Here, we will describe the customer feedback loop that you need to build and execute in order to successfully launch and grow your app. It doesn’t matter if you work for a big brand with apps that generate millions of downloads, or if you are a solo developer. The process would remain the same, and you would just need more tools to handle the dataset.
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So why it is so important to analyze app reviews?
Because reviews drive downloads, ranking on the app stores, and consequently…revenue. It sounds like a paradox, but what mostly drives downloads, is downloads. In fact, the more your app is downloaded, the more Google or Apple will push it up on the ranking, generating more visibility, and more downloads. So, we should shift our focus to what makes people download your app instead of the others. The answer is “reviews”.
More than 80% of customers read reviews before downloading an app, and almost 95% of the top 100 apps on the app store have a minimum of 4 stars.
It’s interesting to know that about 75% of users leave a review after a negative experience, while only 60% leave a review after a positive one. This means that you will need many more happy clients to generate a good score and a sufficient amount of reviews.
Let’s summarise what we said so far: to increase the revenue of your app, you need more downloads. Downloads are mostly determined by two factors: the ranking on the app stores, and the average review score. To hit the top 100 you need a minimum of 4 stars.
At this point, the question that comes next is how do I get a high star rating? The number one reason for people to leave a negative review is to file a bug report. In fact, 40 percent of reviews talk about bugs. This percentage increases even more if we consider only negative reviews. If you look at 1-star reviews only, you will notice that almost every review talks about bugs, stability or other functioning issues, such as too many popups, or permission requests.
Consequently, the answer to get a high star rating is…fixing the bugs. And you know what is interesting? Customers use the app store reviews not just to complain, but they often give a detailed description of what bugs they find, or when is the app crashing. 25% of customers even suggest new features to improve their experience. In short, they use reviews to interact with the creator of the app. Why they do that? Because customers expect you to read their comments, and release their desired version update.
Now that we have fully understood the importance of reviews in the app stores, we need to find a way to analyze them, and seamlessly design the improvements that make customers happy. How to do that? You can do it manually if you don’t have many reviews, but you need a tool if you work for a bigger company.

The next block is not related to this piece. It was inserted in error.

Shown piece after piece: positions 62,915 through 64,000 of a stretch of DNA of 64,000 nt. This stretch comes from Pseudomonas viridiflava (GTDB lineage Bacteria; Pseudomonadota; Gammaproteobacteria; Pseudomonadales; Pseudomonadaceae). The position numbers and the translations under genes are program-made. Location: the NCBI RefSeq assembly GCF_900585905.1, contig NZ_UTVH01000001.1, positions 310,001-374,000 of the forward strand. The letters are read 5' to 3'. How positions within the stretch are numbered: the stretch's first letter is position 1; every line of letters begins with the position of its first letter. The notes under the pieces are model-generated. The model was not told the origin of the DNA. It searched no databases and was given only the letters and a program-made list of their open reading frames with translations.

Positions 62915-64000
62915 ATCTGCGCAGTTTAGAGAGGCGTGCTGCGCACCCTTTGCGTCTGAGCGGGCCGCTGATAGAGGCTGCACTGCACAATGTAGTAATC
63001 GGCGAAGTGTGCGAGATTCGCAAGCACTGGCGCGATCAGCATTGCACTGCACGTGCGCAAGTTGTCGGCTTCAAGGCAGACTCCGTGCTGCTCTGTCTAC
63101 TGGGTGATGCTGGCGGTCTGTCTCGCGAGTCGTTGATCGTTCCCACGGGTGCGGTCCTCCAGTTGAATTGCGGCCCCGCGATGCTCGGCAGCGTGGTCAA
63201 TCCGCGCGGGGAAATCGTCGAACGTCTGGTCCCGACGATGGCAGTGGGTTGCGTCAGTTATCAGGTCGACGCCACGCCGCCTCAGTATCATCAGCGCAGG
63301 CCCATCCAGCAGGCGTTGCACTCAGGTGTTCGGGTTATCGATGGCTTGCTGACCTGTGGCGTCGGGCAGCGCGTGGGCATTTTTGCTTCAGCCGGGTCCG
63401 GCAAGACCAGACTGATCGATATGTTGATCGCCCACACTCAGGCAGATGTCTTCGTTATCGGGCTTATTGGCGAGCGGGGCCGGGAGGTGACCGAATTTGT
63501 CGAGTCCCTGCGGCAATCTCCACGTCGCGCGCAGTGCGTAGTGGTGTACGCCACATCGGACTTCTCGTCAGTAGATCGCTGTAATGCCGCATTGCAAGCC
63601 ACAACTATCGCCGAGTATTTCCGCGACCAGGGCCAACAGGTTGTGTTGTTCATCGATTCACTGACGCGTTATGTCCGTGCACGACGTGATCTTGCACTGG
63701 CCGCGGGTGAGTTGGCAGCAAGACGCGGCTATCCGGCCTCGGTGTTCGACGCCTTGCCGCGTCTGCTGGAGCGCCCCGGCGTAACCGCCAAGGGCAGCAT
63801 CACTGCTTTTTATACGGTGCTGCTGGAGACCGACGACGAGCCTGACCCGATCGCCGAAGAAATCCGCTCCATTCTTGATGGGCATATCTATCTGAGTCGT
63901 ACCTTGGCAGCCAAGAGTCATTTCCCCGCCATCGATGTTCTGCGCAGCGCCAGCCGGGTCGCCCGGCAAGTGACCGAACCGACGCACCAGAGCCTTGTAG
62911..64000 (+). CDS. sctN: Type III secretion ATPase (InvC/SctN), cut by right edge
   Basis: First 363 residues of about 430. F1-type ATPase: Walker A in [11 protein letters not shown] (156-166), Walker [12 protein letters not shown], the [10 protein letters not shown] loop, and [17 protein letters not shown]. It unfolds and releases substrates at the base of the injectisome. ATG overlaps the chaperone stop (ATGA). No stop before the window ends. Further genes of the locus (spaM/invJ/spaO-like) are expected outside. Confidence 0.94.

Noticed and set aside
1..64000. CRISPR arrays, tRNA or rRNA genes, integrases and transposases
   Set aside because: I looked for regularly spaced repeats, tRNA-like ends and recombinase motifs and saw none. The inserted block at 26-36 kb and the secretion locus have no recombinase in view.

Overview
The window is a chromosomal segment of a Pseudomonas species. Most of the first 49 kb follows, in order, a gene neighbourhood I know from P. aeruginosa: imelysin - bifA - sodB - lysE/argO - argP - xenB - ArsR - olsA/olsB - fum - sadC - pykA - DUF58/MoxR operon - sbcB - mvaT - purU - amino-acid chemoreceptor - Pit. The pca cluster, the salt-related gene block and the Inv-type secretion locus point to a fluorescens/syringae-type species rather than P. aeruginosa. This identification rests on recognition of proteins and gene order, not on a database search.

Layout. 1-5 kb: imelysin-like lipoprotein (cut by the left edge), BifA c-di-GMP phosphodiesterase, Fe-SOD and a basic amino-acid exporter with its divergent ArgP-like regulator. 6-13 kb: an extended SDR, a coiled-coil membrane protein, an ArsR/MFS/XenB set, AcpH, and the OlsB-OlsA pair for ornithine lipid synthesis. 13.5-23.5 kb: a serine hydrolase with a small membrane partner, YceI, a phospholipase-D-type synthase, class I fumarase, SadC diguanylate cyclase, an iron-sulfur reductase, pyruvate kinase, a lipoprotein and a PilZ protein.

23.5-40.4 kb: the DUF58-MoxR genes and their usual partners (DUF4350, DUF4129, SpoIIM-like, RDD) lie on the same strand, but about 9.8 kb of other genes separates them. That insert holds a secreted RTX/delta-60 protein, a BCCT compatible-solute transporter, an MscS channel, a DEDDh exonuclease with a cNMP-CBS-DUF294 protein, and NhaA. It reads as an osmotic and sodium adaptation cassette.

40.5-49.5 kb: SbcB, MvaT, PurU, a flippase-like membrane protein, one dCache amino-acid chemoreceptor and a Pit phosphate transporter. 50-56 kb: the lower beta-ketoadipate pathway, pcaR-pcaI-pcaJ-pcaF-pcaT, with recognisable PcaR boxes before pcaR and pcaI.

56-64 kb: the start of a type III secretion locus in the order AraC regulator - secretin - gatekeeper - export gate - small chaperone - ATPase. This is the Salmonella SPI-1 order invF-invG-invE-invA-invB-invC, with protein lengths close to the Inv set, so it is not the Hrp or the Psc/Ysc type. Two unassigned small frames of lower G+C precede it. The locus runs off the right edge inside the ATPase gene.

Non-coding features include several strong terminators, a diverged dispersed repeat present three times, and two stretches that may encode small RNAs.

If you do it manually, you would have to:
1. Read the reviews: you can do it directly on the app stores or download an extract to your computer. I recommend doing so because some reviews may be deleted from the app stores, and if you have them downloaded on your computer, you would not lose them.
2. Classify reviews using a dictionary that suits your product. Create a list of topics and use them to classify the records. Be consistent during the analysis, and don’t change the dictionary during the analysis, otherwise, it would be hard to trust the results.
3. Understand the correlation between negative reviews and negative topics. This would tell you which topics are more relevant for your customers, and determine the priorities of your development team. Even if impact, relevance or prediction are usually performed by complex algorithms, you can still try to derive some conclusions yourself.
It’s good to do this type of analysis also for competitors’ apps. You can do it pre-launch to study customers’ expectations, or continuously after-launch, to understand how to win the competition.
To wrap this up, we can say that reviews play a crucial role in app stores. Having a good score is the only solution to generate organic growth and increase sales. How to have a good score? Analyze what customers say in reviews and determine which factors influence their opinion the most. Release updated versions with bugs fixed, and keep this loop going.
If this ends to be too much work, you can use some automated solutions that use scraping, data mining and prediction models. Here, you will find a link to a use case of one of the brands we have been working with.